4. The biggest problem of liberal arts degrees is for above average students who are not focused. Because of grade inflation, degrees in the humanities and some social sciences are not very challenging unless the student is self-motivated. The lack of grade pressure and structure can mislead a student as to what his strengths or weaknesses really are. The advantages of degrees in the sciences are their tight structure and informative grading. A student can learn something that everyone in the field must know, know he learned something, and gauge his ability relative to others in the field.

    At one time, structured liberal arts degrees provided the same opportunity for bright non-techies. But that is increasingly a rarity in top colleges. Most have such wishy-washy “distribution” requirements that it is possible for a student even in a top Ivy to slide simply by making strategic course selections that give a guaranteed B or A- with little work. Moreover, there is so little of a true core that majors in the same discipline might have studied wildly different topics. The same cannot be said for nurses, engineers, and accountants.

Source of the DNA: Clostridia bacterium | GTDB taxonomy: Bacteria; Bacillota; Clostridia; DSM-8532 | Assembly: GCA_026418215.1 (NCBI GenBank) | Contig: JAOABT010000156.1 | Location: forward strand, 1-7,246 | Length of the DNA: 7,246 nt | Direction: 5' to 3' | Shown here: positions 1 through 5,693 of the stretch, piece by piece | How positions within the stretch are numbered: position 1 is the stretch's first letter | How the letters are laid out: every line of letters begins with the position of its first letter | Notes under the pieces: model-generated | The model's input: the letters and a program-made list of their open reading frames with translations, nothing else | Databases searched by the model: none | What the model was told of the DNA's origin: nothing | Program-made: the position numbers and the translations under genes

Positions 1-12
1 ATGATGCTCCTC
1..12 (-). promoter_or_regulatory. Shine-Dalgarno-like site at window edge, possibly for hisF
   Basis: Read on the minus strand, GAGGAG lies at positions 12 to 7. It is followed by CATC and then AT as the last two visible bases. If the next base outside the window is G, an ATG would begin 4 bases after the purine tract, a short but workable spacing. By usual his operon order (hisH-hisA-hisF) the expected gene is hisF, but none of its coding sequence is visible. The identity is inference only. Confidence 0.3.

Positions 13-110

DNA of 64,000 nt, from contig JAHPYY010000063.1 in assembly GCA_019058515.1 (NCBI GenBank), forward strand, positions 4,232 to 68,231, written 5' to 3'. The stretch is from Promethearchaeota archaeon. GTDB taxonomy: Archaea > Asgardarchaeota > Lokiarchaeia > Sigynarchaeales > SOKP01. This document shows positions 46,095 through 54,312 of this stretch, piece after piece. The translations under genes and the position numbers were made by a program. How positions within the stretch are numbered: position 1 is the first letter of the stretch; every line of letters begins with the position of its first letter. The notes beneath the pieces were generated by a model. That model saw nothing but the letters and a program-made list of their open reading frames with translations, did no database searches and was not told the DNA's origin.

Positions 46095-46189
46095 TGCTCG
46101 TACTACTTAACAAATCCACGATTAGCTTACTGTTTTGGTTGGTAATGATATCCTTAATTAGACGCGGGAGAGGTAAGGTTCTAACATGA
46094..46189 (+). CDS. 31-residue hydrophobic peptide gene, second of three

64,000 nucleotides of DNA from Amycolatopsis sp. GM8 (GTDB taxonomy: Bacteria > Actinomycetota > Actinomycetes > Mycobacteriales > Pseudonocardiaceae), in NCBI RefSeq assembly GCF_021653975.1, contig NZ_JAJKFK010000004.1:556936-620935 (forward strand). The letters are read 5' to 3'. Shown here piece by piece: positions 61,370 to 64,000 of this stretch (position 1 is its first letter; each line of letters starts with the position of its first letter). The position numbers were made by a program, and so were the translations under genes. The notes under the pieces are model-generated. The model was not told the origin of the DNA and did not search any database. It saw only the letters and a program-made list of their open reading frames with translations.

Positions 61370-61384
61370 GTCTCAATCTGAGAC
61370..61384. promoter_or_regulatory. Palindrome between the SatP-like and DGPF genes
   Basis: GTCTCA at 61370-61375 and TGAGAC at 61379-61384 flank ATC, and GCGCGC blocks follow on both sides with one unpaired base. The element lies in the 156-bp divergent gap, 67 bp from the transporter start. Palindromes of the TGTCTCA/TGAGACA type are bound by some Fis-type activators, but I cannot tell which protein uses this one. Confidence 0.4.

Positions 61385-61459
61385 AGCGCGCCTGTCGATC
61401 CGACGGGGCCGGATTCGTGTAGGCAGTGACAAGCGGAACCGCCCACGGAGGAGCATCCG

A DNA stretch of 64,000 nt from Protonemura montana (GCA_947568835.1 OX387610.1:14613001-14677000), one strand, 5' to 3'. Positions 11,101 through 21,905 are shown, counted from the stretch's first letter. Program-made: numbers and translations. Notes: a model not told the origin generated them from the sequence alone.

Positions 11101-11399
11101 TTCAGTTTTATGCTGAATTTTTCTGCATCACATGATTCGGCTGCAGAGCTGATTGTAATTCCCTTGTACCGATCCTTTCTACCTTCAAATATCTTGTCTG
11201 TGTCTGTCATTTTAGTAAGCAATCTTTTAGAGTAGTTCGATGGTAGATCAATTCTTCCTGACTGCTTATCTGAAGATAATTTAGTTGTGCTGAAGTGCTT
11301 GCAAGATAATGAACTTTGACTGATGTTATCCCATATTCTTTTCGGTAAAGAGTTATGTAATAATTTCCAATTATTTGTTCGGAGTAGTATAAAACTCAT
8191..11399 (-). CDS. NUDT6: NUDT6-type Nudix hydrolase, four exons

5. “good students who major in liberal arts get a better education than mediocre students who choose a practical major, such as business. What do you professors think?” I’m not a professor, but I think these ideas from renowned business consultant Michael Hammer are thought-provoking.

    Dr Hammer clearly intends his defense of the liberal arts to apply to courses with intellectual rigor, not the soft & squishy pseudo-entertainment stuff.

  6. That said, a degree without any kind of experience in the workforce is virtually useless.

    I disagree. I graduated with a degree in aerospace engineering. The companies I interviewed with didn’t expect previous experience in aerospace: there were only a small number of intern jobs available (at least then) in any case. Obviously, those who graduate from med school have no previous experience practicing medicine.